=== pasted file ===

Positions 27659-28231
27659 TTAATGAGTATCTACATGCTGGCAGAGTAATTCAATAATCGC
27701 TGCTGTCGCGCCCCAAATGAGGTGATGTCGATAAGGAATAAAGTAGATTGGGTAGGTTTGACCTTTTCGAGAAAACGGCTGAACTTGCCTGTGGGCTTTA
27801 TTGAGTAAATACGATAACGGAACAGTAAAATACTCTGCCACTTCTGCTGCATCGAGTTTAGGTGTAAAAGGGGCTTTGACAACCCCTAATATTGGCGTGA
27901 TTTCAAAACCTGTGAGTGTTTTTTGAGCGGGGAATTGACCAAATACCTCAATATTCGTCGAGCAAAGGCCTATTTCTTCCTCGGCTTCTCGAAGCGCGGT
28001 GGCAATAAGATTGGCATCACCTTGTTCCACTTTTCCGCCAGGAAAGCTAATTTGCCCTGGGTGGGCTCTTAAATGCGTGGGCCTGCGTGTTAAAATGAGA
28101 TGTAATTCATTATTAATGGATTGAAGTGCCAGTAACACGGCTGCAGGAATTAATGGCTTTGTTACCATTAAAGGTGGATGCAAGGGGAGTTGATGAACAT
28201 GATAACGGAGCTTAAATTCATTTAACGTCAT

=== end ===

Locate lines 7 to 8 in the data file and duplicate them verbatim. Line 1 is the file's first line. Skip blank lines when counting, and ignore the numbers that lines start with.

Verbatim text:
28101 TGTAATTCATTATTAATGGATTGAAGTGCCAGTAACACGGCTGCAGGAATTAATGGCTTTGTTACCATTAAAGGTGGATGCAAGGGGAGTTGATGAACAT
28201 GATAACGGAGCTTAAATTCATTTAACGTCAT